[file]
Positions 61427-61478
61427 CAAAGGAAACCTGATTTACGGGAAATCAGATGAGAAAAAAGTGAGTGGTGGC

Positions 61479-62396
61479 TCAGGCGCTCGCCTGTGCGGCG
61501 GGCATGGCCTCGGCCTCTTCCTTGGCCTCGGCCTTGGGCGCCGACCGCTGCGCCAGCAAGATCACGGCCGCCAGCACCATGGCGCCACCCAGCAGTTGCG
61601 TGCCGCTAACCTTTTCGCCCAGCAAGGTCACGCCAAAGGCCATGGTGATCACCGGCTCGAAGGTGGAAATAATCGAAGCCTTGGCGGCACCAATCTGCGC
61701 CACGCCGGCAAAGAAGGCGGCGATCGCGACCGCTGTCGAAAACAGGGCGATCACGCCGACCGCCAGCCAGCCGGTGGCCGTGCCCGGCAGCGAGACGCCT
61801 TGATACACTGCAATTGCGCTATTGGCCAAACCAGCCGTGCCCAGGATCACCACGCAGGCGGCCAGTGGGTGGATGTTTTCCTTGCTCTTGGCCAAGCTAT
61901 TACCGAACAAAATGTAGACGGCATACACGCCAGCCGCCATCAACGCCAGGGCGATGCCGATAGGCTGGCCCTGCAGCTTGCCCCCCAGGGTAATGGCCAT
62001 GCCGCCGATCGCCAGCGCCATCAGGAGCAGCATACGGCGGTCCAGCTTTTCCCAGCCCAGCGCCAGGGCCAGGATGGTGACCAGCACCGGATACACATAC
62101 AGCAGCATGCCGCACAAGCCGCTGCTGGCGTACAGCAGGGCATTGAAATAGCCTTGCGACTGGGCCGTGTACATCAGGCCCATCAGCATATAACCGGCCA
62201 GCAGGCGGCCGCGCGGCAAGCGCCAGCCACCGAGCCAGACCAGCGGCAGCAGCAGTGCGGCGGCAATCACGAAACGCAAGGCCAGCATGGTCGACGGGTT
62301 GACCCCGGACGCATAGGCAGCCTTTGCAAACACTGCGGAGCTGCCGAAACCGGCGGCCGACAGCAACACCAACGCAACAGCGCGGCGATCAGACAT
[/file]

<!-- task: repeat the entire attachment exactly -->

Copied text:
Positions 61427-61478
61427 CAAAGGAAACCTGATTTACGGGAAATCAGATGAGAAAAAAGTGAGTGGTGGC

Positions 61479-62396
61479 TCAGGCGCTCGCCTGTGCGGCG
61501 GGCATGGCCTCGGCCTCTTCCTTGGCCTCGGCCTTGGGCGCCGACCGCTGCGCCAGCAAGATCACGGCCGCCAGCACCATGGCGCCACCCAGCAGTTGCG
61601 TGCCGCTAACCTTTTCGCCCAGCAAGGTCACGCCAAAGGCCATGGTGATCACCGGCTCGAAGGTGGAAATAATCGAAGCCTTGGCGGCACCAATCTGCGC
61701 CACGCCGGCAAAGAAGGCGGCGATCGCGACCGCTGTCGAAAACAGGGCGATCACGCCGACCGCCAGCCAGCCGGTGGCCGTGCCCGGCAGCGAGACGCCT
61801 TGATACACTGCAATTGCGCTATTGGCCAAACCAGCCGTGCCCAGGATCACCACGCAGGCGGCCAGTGGGTGGATGTTTTCCTTGCTCTTGGCCAAGCTAT
61901 TACCGAACAAAATGTAGACGGCATACACGCCAGCCGCCATCAACGCCAGGGCGATGCCGATAGGCTGGCCCTGCAGCTTGCCCCCCAGGGTAATGGCCAT
62001 GCCGCCGATCGCCAGCGCCATCAGGAGCAGCATACGGCGGTCCAGCTTTTCCCAGCCCAGCGCCAGGGCCAGGATGGTGACCAGCACCGGATACACATAC
62101 AGCAGCATGCCGCACAAGCCGCTGCTGGCGTACAGCAGGGCATTGAAATAGCCTTGCGACTGGGCCGTGTACATCAGGCCCATCAGCATATAACCGGCCA
62201 GCAGGCGGCCGCGCGGCAAGCGCCAGCCACCGAGCCAGACCAGCGGCAGCAGCAGTGCGGCGGCAATCACGAAACGCAAGGCCAGCATGGTCGACGGGTT
62301 GACCCCGGACGCATAGGCAGCCTTTGCAAACACTGCGGAGCTGCCGAAACCGGCGGCCGACAGCAACACCAACGCAACAGCGCGGCGATCAGACAT